This June a report on the health of the peoples of the world was released by the World Health Organisation (WHO). The report contained a vast amount of data linked to mortality rates, obesity and number of health staff in each country.
In terms of deaths linked to air pollution, Georgia topped the list with 292 deaths per 100,000 inhabitants pro annum. That equals 11,500 deaths in Georgia solely because of air pollution. Every year. Armenia, Russia and Azerbaijan have annual numbers of 125, 110 and 68 per 100,000 inhabitants respectively. The release of the report caused a minor demonstration in Tbilisi calling for cleaner air, and spokesmen from the demonstrators as well as the Ministry of Environmental Protection (MOEP) have had a busy time giving interviews on a subject that is rarely discussed publically: The quality of air in Georgia and how it affects the lives of the citizens.
The following interview was conducted on 13 July 2016 with Noe Megrelishvili from MOEP who is chief specialist in ambient air protection.
Do you acknowledge the WHO numbers which rank Georgia as the country with most deaths worldwide linked to air pollution, when taking the size of the population into account?
No, we do not. The numbers in the report are based on data from 2004, which suggests that 46 percent of the population depends on solid fuel (e.g. wood and coal) in their homes. That is no longer the case.
Can you then provide any newer data?
The most recent numbers suggest that Georgia has 92 deaths per 100,000 inhabitants due to air pollution and not 292. We understand that there is a problem with poor air, but these numbers you mention are exaggerated. Our neighbouring countries have been granted the use of newer data, so the report is not fair in that aspect.
How do you envisage a change from the current situation to a greener Georgia?
The transport sector is the main air polluter. We have established some goals which will enable us to reduce emissions from this sector. They are: Mandatory checks for all vehicles which at the moment only apply to trucks and buses; strengthening public transport systems; and making the use of renewable energy more attractive. Furthermore, we are bringing the quality of fuel in Georgia in line with European Union (EU) regulations. It is also our hope that we can promote the sales of environmentally friendly cars by making them cheaper, but this has to be coordinated with other agencies.
Making car inspections mandatory was already mentioned in a paper by the MOEP in 2012, and then postponed to 2013. How are these inspections coming along?
They are now mentioned in our Association Agreement with the EU. The procedure with car inspections will be in force from the end of 2017. We then intend to strengthen the enforcement of this scheme as it is vaguely enforced now with fines as low as 10 GEL for failing to pass an inspection. However, we do not plan to confiscate sub-standard vehicles: only monetary penalties are on the table.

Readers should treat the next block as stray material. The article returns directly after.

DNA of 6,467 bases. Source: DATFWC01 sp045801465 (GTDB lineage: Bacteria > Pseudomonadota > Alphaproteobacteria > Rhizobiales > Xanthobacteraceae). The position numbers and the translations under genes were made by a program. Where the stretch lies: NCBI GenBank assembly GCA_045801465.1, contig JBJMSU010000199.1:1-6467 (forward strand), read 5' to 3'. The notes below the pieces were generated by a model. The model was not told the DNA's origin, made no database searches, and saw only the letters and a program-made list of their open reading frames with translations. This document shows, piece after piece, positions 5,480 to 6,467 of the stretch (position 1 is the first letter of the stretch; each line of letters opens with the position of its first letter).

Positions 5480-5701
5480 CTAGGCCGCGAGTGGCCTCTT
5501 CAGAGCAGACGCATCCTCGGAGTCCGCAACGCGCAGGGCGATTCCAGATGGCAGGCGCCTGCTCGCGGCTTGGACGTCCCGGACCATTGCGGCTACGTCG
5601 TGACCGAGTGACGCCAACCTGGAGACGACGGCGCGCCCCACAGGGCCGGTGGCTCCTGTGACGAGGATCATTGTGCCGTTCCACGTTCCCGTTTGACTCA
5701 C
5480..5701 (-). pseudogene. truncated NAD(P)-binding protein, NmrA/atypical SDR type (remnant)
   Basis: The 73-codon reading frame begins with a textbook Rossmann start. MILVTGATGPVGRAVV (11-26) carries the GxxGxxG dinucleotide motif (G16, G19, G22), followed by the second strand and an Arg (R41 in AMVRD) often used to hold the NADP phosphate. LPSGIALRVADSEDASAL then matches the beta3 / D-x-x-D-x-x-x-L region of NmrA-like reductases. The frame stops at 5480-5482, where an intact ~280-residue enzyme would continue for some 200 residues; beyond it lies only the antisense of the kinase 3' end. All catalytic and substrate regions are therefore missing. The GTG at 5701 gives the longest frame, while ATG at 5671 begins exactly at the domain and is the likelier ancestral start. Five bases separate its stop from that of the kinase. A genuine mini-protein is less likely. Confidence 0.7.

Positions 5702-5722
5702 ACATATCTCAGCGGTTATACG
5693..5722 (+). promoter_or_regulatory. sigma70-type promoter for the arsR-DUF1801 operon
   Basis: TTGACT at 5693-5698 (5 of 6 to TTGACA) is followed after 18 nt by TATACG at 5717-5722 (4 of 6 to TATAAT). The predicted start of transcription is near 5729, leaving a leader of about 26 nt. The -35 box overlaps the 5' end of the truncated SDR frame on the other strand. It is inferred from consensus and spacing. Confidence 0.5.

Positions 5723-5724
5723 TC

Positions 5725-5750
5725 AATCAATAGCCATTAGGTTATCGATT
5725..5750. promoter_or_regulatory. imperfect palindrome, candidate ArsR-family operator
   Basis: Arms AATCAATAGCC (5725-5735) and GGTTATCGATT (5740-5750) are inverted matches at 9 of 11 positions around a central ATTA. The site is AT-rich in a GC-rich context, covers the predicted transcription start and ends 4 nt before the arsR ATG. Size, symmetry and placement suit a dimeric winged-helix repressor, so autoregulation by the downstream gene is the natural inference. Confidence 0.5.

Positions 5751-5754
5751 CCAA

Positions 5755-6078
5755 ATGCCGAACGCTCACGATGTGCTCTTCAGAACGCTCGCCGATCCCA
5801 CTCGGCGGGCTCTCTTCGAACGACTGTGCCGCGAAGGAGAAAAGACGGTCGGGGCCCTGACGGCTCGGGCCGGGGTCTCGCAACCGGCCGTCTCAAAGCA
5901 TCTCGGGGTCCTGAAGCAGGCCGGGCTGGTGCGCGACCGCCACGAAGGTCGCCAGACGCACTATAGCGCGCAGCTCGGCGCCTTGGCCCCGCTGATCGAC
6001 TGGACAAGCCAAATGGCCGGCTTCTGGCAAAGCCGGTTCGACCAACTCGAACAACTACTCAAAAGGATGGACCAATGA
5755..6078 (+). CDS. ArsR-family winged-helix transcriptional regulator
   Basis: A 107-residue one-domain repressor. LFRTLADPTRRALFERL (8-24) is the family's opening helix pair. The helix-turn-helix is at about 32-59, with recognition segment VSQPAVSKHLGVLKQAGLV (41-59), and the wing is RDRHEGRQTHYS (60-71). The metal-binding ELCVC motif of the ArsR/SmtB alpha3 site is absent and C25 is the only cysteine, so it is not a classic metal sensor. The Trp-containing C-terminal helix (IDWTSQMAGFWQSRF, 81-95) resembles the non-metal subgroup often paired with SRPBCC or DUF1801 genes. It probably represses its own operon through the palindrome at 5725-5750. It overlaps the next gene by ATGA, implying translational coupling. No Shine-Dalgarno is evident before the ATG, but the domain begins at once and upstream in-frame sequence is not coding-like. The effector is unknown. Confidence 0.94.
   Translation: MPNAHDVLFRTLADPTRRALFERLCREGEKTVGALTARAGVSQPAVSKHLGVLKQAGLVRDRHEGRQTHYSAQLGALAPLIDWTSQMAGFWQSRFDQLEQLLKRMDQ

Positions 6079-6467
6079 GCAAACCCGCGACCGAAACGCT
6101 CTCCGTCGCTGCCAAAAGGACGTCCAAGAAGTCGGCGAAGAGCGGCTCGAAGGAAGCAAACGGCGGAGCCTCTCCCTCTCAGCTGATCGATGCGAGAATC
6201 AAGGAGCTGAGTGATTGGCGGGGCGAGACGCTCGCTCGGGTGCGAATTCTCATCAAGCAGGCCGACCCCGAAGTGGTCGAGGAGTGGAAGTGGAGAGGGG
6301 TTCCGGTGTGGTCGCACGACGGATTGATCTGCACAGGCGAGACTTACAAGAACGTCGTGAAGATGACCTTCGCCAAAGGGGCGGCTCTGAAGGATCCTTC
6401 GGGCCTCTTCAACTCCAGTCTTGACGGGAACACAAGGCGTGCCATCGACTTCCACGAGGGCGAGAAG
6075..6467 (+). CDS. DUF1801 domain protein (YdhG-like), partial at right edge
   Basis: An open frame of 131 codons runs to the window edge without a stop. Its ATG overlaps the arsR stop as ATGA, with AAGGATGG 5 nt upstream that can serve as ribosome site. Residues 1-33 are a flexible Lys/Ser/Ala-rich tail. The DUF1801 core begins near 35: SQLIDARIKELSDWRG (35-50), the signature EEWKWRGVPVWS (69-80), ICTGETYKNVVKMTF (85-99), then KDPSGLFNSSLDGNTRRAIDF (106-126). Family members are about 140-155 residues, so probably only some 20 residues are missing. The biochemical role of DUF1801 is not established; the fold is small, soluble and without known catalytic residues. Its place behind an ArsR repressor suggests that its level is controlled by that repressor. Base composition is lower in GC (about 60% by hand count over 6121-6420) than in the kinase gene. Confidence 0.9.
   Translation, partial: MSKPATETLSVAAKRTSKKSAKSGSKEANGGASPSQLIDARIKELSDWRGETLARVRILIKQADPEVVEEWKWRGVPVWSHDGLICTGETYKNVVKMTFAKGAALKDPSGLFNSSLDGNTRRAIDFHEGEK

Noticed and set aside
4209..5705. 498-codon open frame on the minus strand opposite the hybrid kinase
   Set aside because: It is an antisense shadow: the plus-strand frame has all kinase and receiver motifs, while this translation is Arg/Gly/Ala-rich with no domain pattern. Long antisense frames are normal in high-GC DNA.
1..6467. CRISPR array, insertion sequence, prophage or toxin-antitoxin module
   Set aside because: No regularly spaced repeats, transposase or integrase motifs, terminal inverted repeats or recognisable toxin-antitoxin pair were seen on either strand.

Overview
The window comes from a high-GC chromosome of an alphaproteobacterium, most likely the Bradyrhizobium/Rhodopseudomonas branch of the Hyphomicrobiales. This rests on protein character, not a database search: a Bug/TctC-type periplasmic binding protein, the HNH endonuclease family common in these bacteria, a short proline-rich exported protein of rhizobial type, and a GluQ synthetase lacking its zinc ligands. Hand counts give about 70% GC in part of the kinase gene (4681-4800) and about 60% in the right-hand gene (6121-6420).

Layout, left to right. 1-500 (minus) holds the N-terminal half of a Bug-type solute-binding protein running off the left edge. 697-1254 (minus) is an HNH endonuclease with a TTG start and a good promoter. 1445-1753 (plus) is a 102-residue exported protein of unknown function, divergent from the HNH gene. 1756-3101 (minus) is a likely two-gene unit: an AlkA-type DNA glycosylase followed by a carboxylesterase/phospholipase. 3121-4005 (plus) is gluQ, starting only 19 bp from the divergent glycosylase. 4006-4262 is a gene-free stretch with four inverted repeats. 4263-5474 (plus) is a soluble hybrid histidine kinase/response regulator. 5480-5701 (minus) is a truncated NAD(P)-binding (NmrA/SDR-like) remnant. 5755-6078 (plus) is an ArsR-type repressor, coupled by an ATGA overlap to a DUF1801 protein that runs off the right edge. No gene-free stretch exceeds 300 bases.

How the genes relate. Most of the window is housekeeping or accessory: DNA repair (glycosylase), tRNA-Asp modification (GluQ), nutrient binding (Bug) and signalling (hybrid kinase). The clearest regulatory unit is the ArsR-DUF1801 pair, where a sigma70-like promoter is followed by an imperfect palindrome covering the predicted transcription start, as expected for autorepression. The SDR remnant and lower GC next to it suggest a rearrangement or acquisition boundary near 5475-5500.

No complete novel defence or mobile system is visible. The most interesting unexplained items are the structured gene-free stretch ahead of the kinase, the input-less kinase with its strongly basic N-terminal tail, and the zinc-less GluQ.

While these goals should increase the air quality they only work in the long term. Does the ministry have any short-term goals?
First, we need to understand the causes of the pollution and the composition of the pollution itself. The past years we have expanded our use of air monitoring stations across the country so as to have more data on the subject. This information is already publically accessible through the internet and, from late 2016, automatic stations will provide data directly to the webpages.
Air pollution has previously not been a high priority for the government, but the topic is now receiving more and more focus from the public and politicians alike. For instance, WHO personnel have briefed the cabinet on the effects of air pollution. When it comes to the upcoming car inspections, we will have campaigns to raise awareness of why these checks are being implemented. They are not only linked to the environment, but also the road safety of the car with a check of “the whole package”. This autumn will also see a new set of standards to different fuel quality from MOEP.
One of the long-term goals of the Ministry is to have cleaner air throughout the country. How clean?
We aim for as few deaths as possible. The release of the WHO report and the growing attention to the issue will presumably lead to the environment being discussed more at this year’s election than it has been in previous elections. Whoever wins this election one can only hope that the trust from the voters and the thrust coming from being newly appointed will be used to keep up steam in order to ensure that the recent progress on the environmental front continues.